Greater Manchester mayor Andy Burnham has warned that Labour remains too "London-centric" after no civic leader from the north of England was given a speaking slot at party conference.
The former cabinet minister said he was disappointed that London mayor Sadiq Khan would be the only major municipal leader given the chance to address activists from the main platform in Brighton.
He said the decision not to give a speaking slot to one of his northern counterparts suggested the party was "half-hearted" in its commitment to devolving power in England.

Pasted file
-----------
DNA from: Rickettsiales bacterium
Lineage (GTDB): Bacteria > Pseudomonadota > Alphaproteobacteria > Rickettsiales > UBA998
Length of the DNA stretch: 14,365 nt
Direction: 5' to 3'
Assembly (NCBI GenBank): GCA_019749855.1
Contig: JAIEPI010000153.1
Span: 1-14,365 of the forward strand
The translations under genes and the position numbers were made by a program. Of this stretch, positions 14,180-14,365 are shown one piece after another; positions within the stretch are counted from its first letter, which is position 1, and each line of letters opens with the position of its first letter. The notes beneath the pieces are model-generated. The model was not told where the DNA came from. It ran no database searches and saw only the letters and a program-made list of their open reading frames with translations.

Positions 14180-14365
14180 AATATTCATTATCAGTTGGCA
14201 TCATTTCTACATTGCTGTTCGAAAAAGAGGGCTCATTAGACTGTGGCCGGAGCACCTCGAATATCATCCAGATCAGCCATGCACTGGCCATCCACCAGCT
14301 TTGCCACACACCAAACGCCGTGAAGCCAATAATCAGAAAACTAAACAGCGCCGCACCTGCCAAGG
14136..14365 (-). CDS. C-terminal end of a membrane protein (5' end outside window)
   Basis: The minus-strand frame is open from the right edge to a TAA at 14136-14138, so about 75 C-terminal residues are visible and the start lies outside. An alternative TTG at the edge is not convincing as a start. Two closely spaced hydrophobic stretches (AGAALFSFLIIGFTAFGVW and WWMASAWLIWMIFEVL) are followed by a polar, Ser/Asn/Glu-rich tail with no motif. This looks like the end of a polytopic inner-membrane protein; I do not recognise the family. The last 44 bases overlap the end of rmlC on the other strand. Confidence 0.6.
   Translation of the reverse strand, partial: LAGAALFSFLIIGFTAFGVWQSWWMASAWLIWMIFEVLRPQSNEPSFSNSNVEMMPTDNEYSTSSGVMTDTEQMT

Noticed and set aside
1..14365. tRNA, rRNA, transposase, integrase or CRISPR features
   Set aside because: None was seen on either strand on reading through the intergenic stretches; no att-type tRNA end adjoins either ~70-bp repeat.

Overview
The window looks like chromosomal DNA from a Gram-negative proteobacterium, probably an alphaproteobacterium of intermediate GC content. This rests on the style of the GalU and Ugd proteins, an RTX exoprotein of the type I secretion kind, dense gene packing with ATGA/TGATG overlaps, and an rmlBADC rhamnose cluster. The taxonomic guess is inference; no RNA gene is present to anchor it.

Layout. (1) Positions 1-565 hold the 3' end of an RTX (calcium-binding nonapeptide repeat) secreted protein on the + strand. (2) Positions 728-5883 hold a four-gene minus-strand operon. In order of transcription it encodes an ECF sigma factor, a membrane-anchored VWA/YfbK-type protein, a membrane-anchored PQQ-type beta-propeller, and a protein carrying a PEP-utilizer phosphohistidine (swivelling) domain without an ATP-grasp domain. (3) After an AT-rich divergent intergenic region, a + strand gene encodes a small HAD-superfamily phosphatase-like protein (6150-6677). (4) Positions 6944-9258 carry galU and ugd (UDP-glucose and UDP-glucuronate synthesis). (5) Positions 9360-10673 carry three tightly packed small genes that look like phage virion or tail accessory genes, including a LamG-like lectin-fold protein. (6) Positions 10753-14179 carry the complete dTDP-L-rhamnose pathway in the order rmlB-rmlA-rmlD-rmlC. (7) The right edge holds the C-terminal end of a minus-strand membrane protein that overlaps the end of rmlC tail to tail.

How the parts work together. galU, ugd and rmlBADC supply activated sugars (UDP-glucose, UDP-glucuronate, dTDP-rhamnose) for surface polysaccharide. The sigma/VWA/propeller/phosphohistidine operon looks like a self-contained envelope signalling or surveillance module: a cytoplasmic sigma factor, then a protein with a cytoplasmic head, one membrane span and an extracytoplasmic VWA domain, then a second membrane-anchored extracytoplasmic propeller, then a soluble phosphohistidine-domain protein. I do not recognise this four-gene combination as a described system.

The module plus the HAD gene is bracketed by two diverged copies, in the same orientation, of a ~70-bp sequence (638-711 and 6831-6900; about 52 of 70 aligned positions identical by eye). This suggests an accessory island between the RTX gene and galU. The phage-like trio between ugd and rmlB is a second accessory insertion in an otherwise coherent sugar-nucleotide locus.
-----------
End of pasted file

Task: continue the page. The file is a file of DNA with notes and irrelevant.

Mr Burnham, who ran against Mr Corbyn for the leadership in 2015 and who quit the shadow cabinet to stand as mayor in Manchester, also questioned the decision to back the scrapping of university tuition fees rather while not doing more for those in technical education.
His comments come amid criticism that Mr Corbyn, who himself represents a London seat, has surrounded himself in the shadow cabinet with MPs from the capital including John McDonnell, Diane Abbott and Emily Thornberry.
Mr Burnham, however, insisted that his criticisms extended beyond the Labour leader.
He said scrapping student tuition fees would help those young people who could look forward to a "more middle class lifestyle" after they graduated at the expense of those in apprenticeships or technical training.